Super ready to end this year on a high note? Me too!
So: let's do it, with thirty plus stories of bike recovery awesomeness.
In December's stolen-bike-recovery stories, we have:
Before we get started - Recall that Bike Index is a 501(c)(3) non profit and as the year comes to a close - we could really use your help.
It's pretty painful - we monitor thieves who fence stolen bikes online - and they make more cash on a single stolen bike sale than we get in donations for a whole month. Even though we'll recover 40+ bikes, it seems that people just really don't want to pitch into this effort - even after we've helped them pull a bike-sized needle out of a city-sized haystack.
And I won't lie - it's pretty demoralizing to recover somebody's $4000 bike - and only get a $5 donation. But, hey, we love catching thieves and finding stolen bikes, so we keep at it.
Point being: We would love it if you could donate to the Bike Index. Please help us keep these recoveries coming by donating here -- tax deductible, too! We would appreciate it hugely if you did.
Now - onto the recoveries:
(Ed note: not technically a Bike Index recovery but posted due to the sheer cojones) : "I searched a park with lots of illegal activity where a friend told me he'd seen someone riding the bike. I found it on the rack of a vehicle and removed it. Owner of said vehicle was not happy and confronted me but I rode away. Seattle police said that's not a safe method recovery and I agree -- but I was highly motivated."
"Hi, I am an officer with Portland Police. I pulled your bike from a bike chop shop ... Except for some damage to the frame from getting the lock cut, it was still in the same shape from the picture"
"A good Samaritan searching for a used road bike saw a Craigslist posting for my bike for a suspiciously low price and thought to check for stolen postings online. He came across my posting on Bike Index, contacted me to confirm it was mine, and set up a meeting with the seller. I approached seller with the Los Angeles Police Department and had my bike returned! It was a very good day."
SFPD bike recovery, no other details available
"Hello, I have your bike and would like to return it to you. Bike was purchased by a friend who did not check to see if a stolen bike report had been filed. I did it for him and we both agreed the bike should be returned to its owner. we are not asking for anything, just want to return it without any problems..."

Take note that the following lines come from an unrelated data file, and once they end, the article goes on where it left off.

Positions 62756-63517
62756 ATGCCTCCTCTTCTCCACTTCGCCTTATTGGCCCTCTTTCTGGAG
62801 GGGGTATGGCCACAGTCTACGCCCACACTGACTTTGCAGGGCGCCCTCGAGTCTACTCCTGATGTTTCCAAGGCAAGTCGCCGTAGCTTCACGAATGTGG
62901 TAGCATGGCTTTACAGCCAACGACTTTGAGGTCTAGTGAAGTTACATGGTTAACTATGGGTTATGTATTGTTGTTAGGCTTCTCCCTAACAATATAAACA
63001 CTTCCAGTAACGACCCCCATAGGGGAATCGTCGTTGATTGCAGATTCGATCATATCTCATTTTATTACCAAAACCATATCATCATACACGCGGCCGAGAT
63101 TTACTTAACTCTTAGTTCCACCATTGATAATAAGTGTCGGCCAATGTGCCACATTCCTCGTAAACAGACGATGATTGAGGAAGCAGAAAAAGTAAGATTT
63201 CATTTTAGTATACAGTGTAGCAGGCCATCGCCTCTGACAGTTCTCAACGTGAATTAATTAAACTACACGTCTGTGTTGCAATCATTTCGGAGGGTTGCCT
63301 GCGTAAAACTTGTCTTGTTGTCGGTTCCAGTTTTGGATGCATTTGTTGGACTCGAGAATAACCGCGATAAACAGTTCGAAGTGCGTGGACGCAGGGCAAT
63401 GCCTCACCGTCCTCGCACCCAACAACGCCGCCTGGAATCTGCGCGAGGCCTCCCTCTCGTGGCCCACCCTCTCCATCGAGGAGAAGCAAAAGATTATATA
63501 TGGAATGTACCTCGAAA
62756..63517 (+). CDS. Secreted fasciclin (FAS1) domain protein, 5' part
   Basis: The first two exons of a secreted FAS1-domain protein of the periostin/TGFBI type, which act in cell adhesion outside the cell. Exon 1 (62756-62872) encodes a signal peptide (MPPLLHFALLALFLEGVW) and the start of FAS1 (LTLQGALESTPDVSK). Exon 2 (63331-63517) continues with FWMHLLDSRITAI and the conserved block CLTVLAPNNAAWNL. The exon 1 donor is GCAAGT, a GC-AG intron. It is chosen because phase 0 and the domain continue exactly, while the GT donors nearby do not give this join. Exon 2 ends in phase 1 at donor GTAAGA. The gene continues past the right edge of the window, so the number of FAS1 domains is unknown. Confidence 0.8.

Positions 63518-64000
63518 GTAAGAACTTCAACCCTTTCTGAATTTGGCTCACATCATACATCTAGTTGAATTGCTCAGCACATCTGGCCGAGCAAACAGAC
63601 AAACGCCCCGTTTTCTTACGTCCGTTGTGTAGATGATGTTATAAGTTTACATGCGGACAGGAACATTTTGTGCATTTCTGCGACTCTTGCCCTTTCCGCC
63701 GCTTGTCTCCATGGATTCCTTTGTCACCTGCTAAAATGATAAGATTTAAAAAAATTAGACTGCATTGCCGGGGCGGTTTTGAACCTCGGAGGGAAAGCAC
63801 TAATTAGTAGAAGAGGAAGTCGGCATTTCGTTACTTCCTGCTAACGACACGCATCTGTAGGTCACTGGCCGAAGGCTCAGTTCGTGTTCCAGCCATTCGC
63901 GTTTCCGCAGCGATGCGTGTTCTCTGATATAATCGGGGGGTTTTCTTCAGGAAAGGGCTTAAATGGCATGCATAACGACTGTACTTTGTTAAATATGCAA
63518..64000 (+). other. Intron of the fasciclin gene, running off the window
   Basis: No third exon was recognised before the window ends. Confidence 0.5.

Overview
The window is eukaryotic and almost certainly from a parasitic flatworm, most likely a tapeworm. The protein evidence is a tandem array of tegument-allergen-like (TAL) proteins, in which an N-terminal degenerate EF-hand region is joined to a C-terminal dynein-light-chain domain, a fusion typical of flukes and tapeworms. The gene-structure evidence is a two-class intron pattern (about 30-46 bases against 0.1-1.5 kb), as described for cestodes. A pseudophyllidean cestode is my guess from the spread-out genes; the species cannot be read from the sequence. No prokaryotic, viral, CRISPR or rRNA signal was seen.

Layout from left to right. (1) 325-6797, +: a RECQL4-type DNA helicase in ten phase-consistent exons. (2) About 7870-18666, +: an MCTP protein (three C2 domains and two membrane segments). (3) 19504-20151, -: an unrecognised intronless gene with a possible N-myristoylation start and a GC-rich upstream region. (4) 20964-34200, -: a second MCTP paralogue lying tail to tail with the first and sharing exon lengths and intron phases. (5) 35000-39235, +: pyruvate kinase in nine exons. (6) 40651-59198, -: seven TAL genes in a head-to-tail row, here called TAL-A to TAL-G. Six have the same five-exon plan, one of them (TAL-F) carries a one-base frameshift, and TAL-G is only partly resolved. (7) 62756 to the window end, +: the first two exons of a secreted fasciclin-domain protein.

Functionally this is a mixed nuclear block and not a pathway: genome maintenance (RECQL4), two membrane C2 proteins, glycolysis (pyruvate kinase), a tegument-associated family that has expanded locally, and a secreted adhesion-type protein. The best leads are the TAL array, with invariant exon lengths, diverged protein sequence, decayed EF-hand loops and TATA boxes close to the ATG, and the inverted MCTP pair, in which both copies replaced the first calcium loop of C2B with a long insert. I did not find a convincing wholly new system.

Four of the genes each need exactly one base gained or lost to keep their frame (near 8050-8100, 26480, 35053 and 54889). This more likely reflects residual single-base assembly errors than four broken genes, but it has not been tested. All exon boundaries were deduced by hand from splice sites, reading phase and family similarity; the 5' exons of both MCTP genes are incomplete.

"SF Police Department recovered it from a criminal that was booked for another crime ..."
"SFPD found it and called me. It was picked up from Mission Station."
"Police recovered it and got in touch with me (reported stolen + added to the Bike Index, and they contacted me both ways)"
This Rivendell with an e-assist, quite spendy, was ripped in PDX and found ... but in bad shape: "I have your frame. Unfortunately it has been stripped and one of the rear dropouts was cut out with an angle grinder. The only parts left are the fork and headset. It was sitting outside Katinas on the 27th and I took a photo. For whatever reason it appeared at my works donation desk on Dec 1st. I checked Bike Index and called Portland Police but didn't see your ad until today. "
"Hell - might have found/bought your bike. Description and serial number match posted on Offerup.com for 220. Said they were moving. Bought it for 180. "
"Hey we recovered a bike like this in SE PDX - Did you get yours back yet? I presume not. If you want to come get this one, get in touch. Definitely does not have the serial number on it anymore."
"How the bike was recovered: Found it at a pawn shop. (No other info provided.)"
"I got a tip from Bike Index who sent me a link from a seller on Offerup.com. I opened it up and was shocked to see my bike. I knew it was mine. My bag was still on it. The seat was tilted in a weird way that i hadn't fixed yet. It was definitely mine. I sent the seller a message saying I was interested in the biike. The seller told me he was selling it for a "friend" and didn't have much information. I talked more to Bike Index and he suggested I call Officers with the Portland Police Bike Task Force. I called him and he said i should try to set up a meeting ... I tried to but the seller wanted to sell right away. I called the police to help and they told me to just call if things got bad. I met with him and kept up with the act of pretending to want to buy the bike. I took out my key and unlocked the battery on the bike. I told him i was not paying for the bike and he did not protest at all. He called "his friend" to see what was up."